Traditional Japanese music is very diverse. While music was once primarily confined to live concert performances and operas, the introduction of the radio, and later television helped bring it into the homes of the public.
There are essentially two basic types of traditional Japanese music, namely folk music and art music. This article mainly focuses on the art form of music. Art music has many different styles, each being established in different periods in Japanese history. These time-honored styles have been well maintained by the Japanese over the years with only a few modifications. In the history of music, vocal music has always played a very important role, more so than instrumental music. Apart from this, the music was developed as a part of drama like Bunraku, Noh, and Kabuki.
The first significant development that took place was during the Heian Period (794 - 1192 AD). This is the period in which music that was popular amongst the common people was being sophisticated. All the different types of music from various other Asian countries were assimilated and then modified to acquire certain distinct Japanese characteristics.
Gagaku was the type of music that was performed at the court and was popular with the upper classes and nobility. There are three categories of Gagaku: pure music, original foreign music, and the music that was composed in Japan by using foreign musical influences. Gagaku was not only performed at the court, it was also performed in temples and shrines. Apart from Gagaku, another very important musical style is the Shomyo. Used in many Buddhist sources, this vocal music is the origin of the Japanese vocal music that developed years later.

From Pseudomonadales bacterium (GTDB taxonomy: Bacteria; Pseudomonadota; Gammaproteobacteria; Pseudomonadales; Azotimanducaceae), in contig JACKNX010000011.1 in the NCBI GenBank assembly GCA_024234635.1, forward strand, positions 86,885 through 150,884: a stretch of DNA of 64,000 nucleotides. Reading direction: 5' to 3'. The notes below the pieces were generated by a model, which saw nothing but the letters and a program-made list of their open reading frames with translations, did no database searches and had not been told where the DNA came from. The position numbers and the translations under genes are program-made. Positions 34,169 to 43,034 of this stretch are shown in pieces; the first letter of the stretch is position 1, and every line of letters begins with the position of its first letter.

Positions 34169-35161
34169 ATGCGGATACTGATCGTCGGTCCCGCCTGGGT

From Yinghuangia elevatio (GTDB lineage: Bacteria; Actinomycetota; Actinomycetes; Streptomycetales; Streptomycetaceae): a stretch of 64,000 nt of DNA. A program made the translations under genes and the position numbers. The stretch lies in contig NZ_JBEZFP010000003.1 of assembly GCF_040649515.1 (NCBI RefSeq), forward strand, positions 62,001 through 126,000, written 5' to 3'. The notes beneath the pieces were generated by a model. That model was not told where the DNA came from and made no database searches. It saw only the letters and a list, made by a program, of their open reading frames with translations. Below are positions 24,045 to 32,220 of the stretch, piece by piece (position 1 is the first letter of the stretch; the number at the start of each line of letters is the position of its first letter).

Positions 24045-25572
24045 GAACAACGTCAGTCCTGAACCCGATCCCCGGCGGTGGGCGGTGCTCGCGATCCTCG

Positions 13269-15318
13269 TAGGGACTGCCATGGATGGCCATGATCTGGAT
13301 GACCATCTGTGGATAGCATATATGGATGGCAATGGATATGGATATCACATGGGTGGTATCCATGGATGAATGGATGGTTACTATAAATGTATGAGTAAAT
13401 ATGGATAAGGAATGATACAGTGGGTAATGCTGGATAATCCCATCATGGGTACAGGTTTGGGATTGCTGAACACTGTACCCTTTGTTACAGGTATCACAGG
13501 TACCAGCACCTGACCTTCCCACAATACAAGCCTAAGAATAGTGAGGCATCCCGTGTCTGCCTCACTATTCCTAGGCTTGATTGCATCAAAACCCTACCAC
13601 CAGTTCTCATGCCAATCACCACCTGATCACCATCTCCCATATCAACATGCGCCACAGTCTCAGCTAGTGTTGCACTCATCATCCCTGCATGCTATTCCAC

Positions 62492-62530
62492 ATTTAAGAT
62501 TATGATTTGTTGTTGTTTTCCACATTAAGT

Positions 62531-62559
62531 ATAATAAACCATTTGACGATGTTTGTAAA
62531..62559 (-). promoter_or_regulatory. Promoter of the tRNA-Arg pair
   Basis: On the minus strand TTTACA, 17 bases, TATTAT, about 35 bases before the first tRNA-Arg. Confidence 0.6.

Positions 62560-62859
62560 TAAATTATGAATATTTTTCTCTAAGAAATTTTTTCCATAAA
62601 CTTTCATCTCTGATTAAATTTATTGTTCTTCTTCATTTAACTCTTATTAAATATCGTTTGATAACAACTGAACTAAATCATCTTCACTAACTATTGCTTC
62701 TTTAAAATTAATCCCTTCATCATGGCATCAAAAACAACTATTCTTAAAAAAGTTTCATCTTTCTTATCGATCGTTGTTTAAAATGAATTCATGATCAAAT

Right from the Kamakura Period (1192 AD - 1333 AD) till the Muromachi Period (1338 AD - 1573 AD), there was a remarkable growth in the world of theatrical arts, which would include everything from the peasant rice-plant dances to the shrine ritual plays. By the turn of the century, the Japanese traditional music scene witnessed the development of the Noh drama with its own special form of music, Nohgaku.
Noh is a highly symbolic and stylized form of drama and is generally performed by a couple of male musicians and actors. Nohgaku has two main elements - the instrumental one and the vocal one. The vocal part is the Utai and is performed by a chorus of eight singers and the actors. It usually tells a story. Derived from the Shomyo form of music, it includes speech and singing. Nohgaku was patronized by the higher military class that was considered to be the most powerful level of society in Japan in those days.
Shakuhachi, Shamisen, and Koto
Another very important part in the history of the Japanese traditional music is the Azuchi-Momoyama Period. Shakuhachi was formerly played as a small part of the Zen services and was at that time considered to be the favorite instrument amongst the Buddhist priests.
The music for the Koto is known as Sokyoku, which is played, composed and transmitted purely by the blind girls and women in the wealthy merchant classes and the higher military classes. The Shamisen is generally used for accompaniment of two basic types of vocal music: narrative singing and melodious singing. Melodious singing developed in two separate directions - Nagauta and Jiuta. Jiuta has ever since been enjoyed as pure music while Nagauta is an accompaniment for dancing in the traditional Kabuki dramas.
Till date, the development and preservation of these classical, traditional forms of Japanese music is not neglected by many modern composers and musicians.